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Stucco over stucco?


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Hello,

I am in the middle of a rehab project. On the exterior, I am planning on replacing/repairing/overlaying stucco.

One contractor's recommendation is to bust off the loose stucco, leaving the good stucco. Then cover the entire wall with a 1/4" hardiboard (shimming the areas where the old stucco was removed to make the surface level).... Then covering with a metal mesh. Then skim coat. Then the final coat.

The existing stucco is on wood lath.

It seems like a sound plan to me. My questions are:

- has anyone done this?

- Would leaving the old stucco leave too much weight?

It almost seems like it would be easier to remove the old stucco. Then install the hardiboard. Not because of the weight concern, but the effort of trying to screw into the stucco. That's a lot of pilot holes!!

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Whether or not stripping the old stucco is "easier" is a mildly complex question hidden inside a simple word. Maybe.

The contractors advice is the basic quick and dirty patch. It'll look like shit unless he takes maximum care and then it will only look slightly less shitty.

What's the existing stucco substrate; wood or expanded metal lath? Sheathing? Is it the stuff with the canvas on 1x6? Framing methods, i.e., balloon or platform?

Describe what you're doing with the house, how much you want to spend, you wanna go *green* or not, where are you taking it long term, and the general standard of care you're expecting.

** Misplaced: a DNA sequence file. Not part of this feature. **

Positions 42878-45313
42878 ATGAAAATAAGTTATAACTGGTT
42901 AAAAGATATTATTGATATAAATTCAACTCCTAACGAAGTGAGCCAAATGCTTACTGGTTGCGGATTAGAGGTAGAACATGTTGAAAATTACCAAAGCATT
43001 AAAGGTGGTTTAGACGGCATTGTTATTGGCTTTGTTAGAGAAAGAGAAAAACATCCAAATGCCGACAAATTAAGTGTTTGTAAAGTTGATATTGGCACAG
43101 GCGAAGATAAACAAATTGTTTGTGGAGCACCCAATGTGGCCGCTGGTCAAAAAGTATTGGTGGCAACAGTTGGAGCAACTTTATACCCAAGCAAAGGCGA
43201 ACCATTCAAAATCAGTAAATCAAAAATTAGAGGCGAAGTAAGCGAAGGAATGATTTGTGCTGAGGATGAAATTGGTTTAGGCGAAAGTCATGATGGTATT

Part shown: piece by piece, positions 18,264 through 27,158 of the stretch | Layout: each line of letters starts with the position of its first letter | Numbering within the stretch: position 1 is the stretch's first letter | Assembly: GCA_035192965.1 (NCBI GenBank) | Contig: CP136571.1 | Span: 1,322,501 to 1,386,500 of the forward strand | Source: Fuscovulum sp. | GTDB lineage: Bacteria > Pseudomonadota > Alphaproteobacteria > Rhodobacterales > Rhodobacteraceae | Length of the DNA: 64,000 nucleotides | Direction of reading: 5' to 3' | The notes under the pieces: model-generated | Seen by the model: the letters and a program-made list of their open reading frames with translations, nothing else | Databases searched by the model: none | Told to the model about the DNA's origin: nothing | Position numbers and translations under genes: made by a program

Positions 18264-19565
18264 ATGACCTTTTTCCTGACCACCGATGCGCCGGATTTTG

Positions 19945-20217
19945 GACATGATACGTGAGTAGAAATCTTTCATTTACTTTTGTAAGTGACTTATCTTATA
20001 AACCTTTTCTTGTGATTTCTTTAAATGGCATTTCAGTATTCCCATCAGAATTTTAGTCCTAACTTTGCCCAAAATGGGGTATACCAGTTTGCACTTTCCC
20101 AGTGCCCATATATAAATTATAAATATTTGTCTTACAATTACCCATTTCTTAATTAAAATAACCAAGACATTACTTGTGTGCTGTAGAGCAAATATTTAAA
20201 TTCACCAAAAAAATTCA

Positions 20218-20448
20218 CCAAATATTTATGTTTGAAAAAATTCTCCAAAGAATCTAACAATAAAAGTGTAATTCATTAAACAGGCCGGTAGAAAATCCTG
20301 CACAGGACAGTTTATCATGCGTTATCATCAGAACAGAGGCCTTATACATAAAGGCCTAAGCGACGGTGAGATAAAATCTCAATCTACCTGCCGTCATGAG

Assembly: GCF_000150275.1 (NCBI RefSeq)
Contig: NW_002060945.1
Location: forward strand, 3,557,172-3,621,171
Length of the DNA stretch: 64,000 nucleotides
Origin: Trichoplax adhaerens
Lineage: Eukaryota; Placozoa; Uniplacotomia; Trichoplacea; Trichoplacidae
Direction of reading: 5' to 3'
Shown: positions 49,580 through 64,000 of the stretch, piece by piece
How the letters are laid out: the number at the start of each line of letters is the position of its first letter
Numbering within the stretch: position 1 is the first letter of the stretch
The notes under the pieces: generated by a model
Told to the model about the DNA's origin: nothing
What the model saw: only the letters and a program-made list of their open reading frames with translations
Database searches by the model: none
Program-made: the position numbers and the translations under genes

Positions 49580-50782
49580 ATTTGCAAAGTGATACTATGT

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If... I were to attempt what you have in mind, and IF... the stucco is over wood lath, I would handle that as if it were a wood substrate and apply 2 new layers of moisture barrier.

Perhaps the first would be a liquid applied, and then the second could be something like tar paper (etc). This would be to provide a drainage plane.

The idea is that is you don't want the building to leak, make it waterproof before you apply the new cladding.

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If... I were to attempt what you have in mind, and IF... the stucco is over wood lath, I would handle that as if it were a wood substrate and apply 2 new layers of moisture barrier.

Perhaps the first would be a liquid applied, and then the second could be something like tar paper (etc). This would be to provide a drainage plane.

The idea is that is you don't want the building to leak, make it waterproof before you apply the new cladding.

I wonder if a water barrier at that point in a wall's cross-section is a good idea for a house situated in Iowa?

What do the winters get down to up there?

Marc

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Winters here can get rather cold....

What we have in mind, is OSB sheathing, 30# felt, metal lath, then stucco.... Probably going to have to redo the whole thing. Don't see another way around it.

Wondering is good and promotes discussion. What do you think may go wrong?

@Iowa- Regardless of if you are going over or installing new, a double barrier is needed to promote drainage. I like a primary liquid barrier because nothing will get behind it (if installed/prepared correctly). I don't like OSB so much. Bear in mind the further you get away from the tree; the more damage/effect less water will cause.

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If it's like every other wood lath stucco I see, stripping and starting over is the best idea. If u can find it in the budget, do it. Patching just begets more patching and it looks like crap.

The best way to do it is a whole new discussion.

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Winters here can get rather cold....

What we have in mind, is OSB sheathing, 30# felt, metal lath, then stucco.... Probably going to have to redo the whole thing. Don't see another way around it.

I would stay away from the OSB. The Hardboard or similar product would be your best bet and would most likely provide the highest success rate and longevity. As Kurt said, it not going to look great no matter what is done unless you start with a clean slate. Patching is just patching, similar to putting lipstick on a pig!

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